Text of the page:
Operative Bylaws. During the term of this Agreement, its provisions regarding the establishment of and voting by the Interim Board shall prevail over all bylaws that address the number and manner of election of directors and voting by the board, which bylaw provisions shall not be operative, and to this extent this Agreement shall serve as the board's Action by Unanimous Written Consent pursuant to Bylaw Section 4.6 and Corp. Code § 5211(b).
Settlement Agreement ¶ 7 (emphasis added). Pursuant to this provision, the Settlement Agreement provisions prevail only over bylaws that address the following issues: (1) number of directors; (2) manner of election of directors; and (3) voting by the board. Bylaws that address other issues are unaffected by Paragraph 7 of the Settlement Agreement.
Contrary to Ms. Darrow's contention, Bylaw 3.1(b) concerning “eligibility” for directors is not made inoperative by Paragraph 7 of the Settlement Agreement. The eligibility requirements for directors stated in Bylaw 3.1(b) have nothing to do with number of directors, manner of election of directors, nor voting by the board. Therefore, these eligibility requirements are unaffected by the Settlement Agreement. Thus, for any appointment to the Interim Board by a LAB Chair to be effective, the appointee cannot be either a Pacifica employee nor station personnel. Thus, Mr. Ganter is ineligible to be a member of the Interim Board.
Paragraph 7 of the Settlement Agreement was included to explicitly deal with the fact that several provisions in the Settlement Agreement were in direct conflict with Pacifica's Bylaws, and that the parties could not “settle” the lawsuit by requiring procedures that were contrary to Pacifica's Bylaws unless the Bylaws themselves were properly amended. The provisions in the Settlement Agreement that were in conflict with Pacifica's Bylaws are the following: (1) “manner of election of directors”: Pacifica's Bylaws as of 1999 provide for election of directors only by the Board, though plaintiffs claimed that the operative bylaw was the 1984 Bylaw and that such Bylaw provided for election of directors by the LABs; conflicting with the Bylaws, the Settlement Agreement provides for appointment of directors on the Interim Board by the Majority Members, the Minority Members, and the LAB Chairs; (2) “number of directors”: Pacifica's Articles provide for five directors, and no bylaw has been adopted that provides for any other fixed or maximum/minimum amount; in conflict, the Settlement Agreement provides for a board of fifteen members; and (3) “voting by the board”: Pacifica's Bylaws provide that the Board shall vote by majority vote; in conflict, the Settlement Agreement provides that the Interim Board shall not vote by a majority vote, but shall in addition require a vote from each of the three appointing groups. To deal with these explicit conflicts between the Settlement Agreement and the Bylaws, Paragraph 7 of the Settlement Agreement states that, only as to these three types of issues, the Settlement Agreement prevails over the conflicting Bylaw provisions, and in addition provides that the Settlement Agreement acts to amend the Bylaws by having the Settlement Agreement operate as the board's Action by Unanimous Written Consent.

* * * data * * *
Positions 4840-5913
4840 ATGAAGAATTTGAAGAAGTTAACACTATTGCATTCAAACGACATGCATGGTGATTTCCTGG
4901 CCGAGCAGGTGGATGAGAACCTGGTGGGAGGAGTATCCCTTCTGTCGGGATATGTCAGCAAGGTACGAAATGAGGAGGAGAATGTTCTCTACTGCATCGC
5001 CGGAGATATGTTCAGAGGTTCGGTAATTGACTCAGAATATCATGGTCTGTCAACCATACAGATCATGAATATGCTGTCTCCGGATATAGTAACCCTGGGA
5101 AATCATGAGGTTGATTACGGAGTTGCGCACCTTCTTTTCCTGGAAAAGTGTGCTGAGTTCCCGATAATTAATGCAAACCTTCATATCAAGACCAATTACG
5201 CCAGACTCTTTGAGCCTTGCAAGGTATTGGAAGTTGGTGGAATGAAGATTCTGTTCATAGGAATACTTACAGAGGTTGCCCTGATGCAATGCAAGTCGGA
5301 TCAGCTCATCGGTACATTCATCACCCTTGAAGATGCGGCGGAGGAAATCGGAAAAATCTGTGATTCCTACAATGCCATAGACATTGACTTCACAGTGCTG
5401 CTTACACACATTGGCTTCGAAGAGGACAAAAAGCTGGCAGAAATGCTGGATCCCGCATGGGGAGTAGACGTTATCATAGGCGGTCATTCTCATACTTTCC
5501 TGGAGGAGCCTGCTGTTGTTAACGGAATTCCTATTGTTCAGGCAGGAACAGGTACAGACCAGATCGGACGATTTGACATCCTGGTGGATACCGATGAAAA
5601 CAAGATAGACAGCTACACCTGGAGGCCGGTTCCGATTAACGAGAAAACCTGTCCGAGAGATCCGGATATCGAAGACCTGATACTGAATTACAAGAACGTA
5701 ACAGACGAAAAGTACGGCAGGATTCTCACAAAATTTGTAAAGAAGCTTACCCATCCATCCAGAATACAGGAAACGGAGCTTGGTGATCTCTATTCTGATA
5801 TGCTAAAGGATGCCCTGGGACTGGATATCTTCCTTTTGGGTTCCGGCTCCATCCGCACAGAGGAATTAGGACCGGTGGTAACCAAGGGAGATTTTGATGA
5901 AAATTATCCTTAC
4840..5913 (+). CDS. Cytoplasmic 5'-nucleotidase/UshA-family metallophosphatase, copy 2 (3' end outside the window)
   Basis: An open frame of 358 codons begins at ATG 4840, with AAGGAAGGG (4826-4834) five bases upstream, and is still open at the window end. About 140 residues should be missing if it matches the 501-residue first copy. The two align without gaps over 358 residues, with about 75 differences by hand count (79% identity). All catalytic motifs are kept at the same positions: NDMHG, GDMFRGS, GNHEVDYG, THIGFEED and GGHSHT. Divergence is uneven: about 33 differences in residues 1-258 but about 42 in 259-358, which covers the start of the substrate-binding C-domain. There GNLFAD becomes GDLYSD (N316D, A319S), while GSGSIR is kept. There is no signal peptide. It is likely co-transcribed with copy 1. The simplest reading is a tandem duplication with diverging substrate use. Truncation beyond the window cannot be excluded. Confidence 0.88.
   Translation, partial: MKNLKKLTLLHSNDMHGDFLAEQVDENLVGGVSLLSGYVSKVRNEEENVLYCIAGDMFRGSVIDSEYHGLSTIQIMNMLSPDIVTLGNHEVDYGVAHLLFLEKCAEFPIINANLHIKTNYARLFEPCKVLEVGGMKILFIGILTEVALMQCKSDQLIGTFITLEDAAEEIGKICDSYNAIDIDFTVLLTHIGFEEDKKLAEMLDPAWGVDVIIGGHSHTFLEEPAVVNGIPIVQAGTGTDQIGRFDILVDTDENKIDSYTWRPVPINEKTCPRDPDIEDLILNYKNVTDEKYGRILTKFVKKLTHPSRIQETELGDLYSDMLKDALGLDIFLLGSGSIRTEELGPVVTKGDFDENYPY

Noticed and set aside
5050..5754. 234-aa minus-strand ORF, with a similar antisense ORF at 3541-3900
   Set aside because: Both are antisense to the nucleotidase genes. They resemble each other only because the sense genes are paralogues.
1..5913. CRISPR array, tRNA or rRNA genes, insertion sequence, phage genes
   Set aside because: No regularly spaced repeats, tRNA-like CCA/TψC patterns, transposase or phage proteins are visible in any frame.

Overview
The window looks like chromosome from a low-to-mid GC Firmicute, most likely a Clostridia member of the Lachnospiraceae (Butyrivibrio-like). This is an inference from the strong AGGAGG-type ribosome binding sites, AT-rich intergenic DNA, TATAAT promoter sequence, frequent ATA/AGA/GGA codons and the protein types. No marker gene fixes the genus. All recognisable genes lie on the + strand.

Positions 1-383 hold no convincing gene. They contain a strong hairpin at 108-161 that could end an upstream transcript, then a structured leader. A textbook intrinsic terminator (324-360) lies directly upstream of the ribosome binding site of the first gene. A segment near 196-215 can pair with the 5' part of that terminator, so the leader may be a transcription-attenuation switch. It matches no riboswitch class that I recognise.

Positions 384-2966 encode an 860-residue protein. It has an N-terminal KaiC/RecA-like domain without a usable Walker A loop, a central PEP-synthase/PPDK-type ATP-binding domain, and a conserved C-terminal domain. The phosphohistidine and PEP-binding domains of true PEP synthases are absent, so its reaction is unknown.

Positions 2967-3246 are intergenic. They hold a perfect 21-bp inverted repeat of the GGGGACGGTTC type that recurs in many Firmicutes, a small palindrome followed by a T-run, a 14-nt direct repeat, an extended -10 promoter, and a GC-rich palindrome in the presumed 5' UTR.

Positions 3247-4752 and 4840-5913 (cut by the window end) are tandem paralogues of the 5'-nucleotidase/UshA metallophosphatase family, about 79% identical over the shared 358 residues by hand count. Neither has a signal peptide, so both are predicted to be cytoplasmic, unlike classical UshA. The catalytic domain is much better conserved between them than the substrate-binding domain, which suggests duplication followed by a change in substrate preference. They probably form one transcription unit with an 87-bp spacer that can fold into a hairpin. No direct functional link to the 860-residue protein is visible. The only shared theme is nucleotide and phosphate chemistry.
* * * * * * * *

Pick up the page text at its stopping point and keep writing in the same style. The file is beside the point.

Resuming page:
The eligibility requirements in Bylaw 3.1(b) do not fall within the three areas addressed by Paragraph 7 of the Settlement Agreement, and these eligibility requirements are not in conflict with any provision of the Settlement Agreement. Thus, these eligibility requirements remain in effect.
As a policy matter, Pacifica's Bylaw concerning eligibility should be enforced. Employees should not serve as directors of a corporation, except in very limited circumstances. The board of directors is to review the actions of employees and to set policy for the organization. There would be direct conflicts when an employee is also acting as a director. 
2. The Appointment of Mr. Ganter Is in Violation of the Settlement Agreement
The Settlement Agreement requires that any appointee by a LAB Chair “must be a member of the LAB.” Settlement Agreement ¶ 1(a)(iii).
However, Mr. Ganter is not a member of the KPFT LAB. Pacifica's Policies Governing Local Station Advisory Boards make clear that Mr. Ganter does not fit within the definition in the Settlement Agreement. A true and correct copy of Pacifica's Policies Governing Local Station Advisory Boards (“LAB Policy”) is attached as Exhibit F.